Pub.: 30 Apr '16, Pinned: 19 Apr '17

Effects of SiC particles size on electrochemical properties of electroless Ni-P-SiC nanocomposite coatings

Abstract: Abstract Silicon carbide (SiC) nanoparticles were co-deposited by electroless deposition in nickel-phosphorous (Ni–P) acidic bath. In order to understand the size effect of SiC nanoparticles on the electrochemical properties of the coatings, SiC nano particles with different size (20, 50 and 200 nm) in 2 g/L concentration was added to the bath. All samples was heat treated in 400°C in order to obtain crystalline structure. Potentiodynamic polarization and electrochemical impedance spectroscopy was employed to examine of corrosion performance of the coatings. X-ray diffraction (XRD) and Scanning Electron Microscopy (SEM) were used for phase and morphological studies, respectively. Experimental results show that SiC particles size in the coating bath affected both composition and morphology of the coating. Presence of SiC nanoparticles in the Ni–P coating with 50 nm increased the corrosion resistance of the coating more than the other sizes.AbstractSilicon carbide (SiC) nanoparticles were co-deposited by electroless deposition in nickel-phosphorous (Ni–P) acidic bath. In order to understand the size effect of SiC nanoparticles on the electrochemical properties of the coatings, SiC nano particles with different size (20, 50 and 200 nm) in 2 g/L concentration was added to the bath. All samples was heat treated in 400°C in order to obtain crystalline structure. Potentiodynamic polarization and electrochemical impedance spectroscopy was employed to examine of corrosion performance of the coatings. X-ray diffraction (XRD) and Scanning Electron Microscopy (SEM) were used for phase and morphological studies, respectively. Experimental results show that SiC particles size in the coating bath affected both composition and morphology of the coating. Presence of SiC nanoparticles in the Ni–P coating with 50 nm increased the corrosion resistance of the coating more than the other sizes.

Pub.: 01 Jul '16, Pinned: 19 Apr '17

The Effect of Adding Corrosion Inhibitors into an Electroless Nickel Plating Bath for Magnesium Alloys

Abstract: Abstract In this work, corrosion inhibitors were added into an electroless nickel plating bath to realize nickel-phosphorus (Ni-P) coating deposition on magnesium alloy directly. The performance of five corrosion inhibitors was evaluated by inhibition efficiency. The results showed that only ammonium hydrogen fluoride (NH4HF2) and ammonium molybdate ((NH4)2MoO4) could be used as corrosion inhibitors for magnesium alloy in the bath. Moreover, compounding NH4HF2 and (NH4)2MoO4, the optimal concentrations were both at 1.5 ~ 2%. The deposition process of Ni-P coating was observed by using a scanning electron microscope (SEM). It showed corrosion inhibitors inhibited undesired dissolution of magnesium substrate during the electroless plating process. In addition, SEM observation indicated that the corrosion inhibition reaction and the Ni2+ replacement reaction were competitive at the initial deposition time. Both electrochemical analysis and thermal shock test revealed that the Ni-P coating exhibited excellent corrosion resistance and adhesion properties in protecting the magnesium alloy.AbstractIn this work, corrosion inhibitors were added into an electroless nickel plating bath to realize nickel-phosphorus (Ni-P) coating deposition on magnesium alloy directly. The performance of five corrosion inhibitors was evaluated by inhibition efficiency. The results showed that only ammonium hydrogen fluoride (NH4HF2) and ammonium molybdate ((NH4)2MoO4) could be used as corrosion inhibitors for magnesium alloy in the bath. Moreover, compounding NH4HF2 and (NH4)2MoO4, the optimal concentrations were both at 1.5 ~ 2%. The deposition process of Ni-P coating was observed by using a scanning electron microscope (SEM). It showed corrosion inhibitors inhibited undesired dissolution of magnesium substrate during the electroless plating process. In addition, SEM observation indicated that the corrosion inhibition reaction and the Ni2+ replacement reaction were competitive at the initial deposition time. Both electrochemical analysis and thermal shock test revealed that the Ni-P coating exhibited excellent corrosion resistance and adhesion properties in protecting the magnesium alloy.42424424242+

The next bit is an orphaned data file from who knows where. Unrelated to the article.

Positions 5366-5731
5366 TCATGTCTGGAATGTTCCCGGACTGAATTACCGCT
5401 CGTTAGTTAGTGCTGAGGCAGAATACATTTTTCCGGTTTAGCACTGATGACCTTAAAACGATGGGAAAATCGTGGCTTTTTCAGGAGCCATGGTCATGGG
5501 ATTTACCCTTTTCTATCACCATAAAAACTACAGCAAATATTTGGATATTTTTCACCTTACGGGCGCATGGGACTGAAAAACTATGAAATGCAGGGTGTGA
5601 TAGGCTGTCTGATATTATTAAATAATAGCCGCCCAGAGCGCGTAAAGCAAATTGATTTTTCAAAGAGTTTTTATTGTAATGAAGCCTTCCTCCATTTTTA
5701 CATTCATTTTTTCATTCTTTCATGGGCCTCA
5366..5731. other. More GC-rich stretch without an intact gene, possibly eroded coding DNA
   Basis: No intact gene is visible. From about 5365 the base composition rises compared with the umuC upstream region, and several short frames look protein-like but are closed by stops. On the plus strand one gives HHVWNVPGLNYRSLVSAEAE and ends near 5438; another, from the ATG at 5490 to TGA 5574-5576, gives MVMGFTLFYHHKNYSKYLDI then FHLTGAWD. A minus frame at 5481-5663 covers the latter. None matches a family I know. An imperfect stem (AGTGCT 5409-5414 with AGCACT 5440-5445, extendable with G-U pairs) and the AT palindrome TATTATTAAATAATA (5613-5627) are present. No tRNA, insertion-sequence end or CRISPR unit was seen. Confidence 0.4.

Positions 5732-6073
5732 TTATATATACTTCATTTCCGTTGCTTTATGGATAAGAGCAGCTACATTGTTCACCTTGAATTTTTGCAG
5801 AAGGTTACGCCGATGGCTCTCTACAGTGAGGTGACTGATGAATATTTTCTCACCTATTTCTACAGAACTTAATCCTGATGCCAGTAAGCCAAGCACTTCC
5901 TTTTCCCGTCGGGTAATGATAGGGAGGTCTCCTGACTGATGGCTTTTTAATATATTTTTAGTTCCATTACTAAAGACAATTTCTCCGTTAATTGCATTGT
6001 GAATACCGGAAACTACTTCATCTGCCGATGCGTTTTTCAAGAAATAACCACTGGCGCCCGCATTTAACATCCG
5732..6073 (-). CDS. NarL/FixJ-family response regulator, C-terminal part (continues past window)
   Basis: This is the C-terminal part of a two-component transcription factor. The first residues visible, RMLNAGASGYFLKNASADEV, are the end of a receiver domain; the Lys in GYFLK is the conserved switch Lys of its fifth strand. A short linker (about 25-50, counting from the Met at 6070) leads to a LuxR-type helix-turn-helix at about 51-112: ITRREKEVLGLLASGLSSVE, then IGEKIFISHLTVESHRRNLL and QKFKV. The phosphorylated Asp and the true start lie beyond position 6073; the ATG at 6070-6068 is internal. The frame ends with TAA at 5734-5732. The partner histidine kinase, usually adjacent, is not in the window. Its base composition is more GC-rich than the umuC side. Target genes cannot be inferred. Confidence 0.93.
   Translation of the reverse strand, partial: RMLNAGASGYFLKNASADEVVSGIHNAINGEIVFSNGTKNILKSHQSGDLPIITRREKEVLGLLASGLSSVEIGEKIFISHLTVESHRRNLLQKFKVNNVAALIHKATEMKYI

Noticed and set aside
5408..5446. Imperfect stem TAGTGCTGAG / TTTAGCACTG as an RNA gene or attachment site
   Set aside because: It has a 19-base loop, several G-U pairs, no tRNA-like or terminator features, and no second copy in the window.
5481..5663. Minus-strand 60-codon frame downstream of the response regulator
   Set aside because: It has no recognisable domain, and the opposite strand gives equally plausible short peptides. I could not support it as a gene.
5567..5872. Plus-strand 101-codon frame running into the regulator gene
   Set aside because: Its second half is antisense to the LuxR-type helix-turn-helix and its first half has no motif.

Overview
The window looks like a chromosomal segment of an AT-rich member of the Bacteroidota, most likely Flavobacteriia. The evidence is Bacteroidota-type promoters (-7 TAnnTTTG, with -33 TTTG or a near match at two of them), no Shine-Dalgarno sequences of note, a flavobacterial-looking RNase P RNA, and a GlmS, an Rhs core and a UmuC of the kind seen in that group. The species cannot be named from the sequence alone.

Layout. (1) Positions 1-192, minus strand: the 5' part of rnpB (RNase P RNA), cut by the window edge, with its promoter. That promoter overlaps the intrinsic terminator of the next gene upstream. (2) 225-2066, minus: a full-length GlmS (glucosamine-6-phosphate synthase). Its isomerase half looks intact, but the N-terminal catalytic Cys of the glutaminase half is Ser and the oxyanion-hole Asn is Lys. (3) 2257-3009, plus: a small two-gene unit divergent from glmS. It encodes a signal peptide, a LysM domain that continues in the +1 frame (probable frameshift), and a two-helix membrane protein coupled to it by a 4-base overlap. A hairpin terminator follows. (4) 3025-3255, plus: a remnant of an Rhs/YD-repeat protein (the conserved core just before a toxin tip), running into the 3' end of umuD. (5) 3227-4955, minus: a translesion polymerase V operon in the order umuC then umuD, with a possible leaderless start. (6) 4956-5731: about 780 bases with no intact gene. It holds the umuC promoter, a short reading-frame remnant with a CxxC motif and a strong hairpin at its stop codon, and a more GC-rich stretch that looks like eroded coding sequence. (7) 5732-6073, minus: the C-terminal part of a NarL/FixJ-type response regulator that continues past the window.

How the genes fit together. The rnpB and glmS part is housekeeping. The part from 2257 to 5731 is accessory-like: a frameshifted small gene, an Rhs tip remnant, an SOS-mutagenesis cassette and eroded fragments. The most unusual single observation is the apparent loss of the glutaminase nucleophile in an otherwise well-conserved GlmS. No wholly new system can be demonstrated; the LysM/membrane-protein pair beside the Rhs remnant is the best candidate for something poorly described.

Pub.: 03 Aug '16, Pinned: 19 Apr '17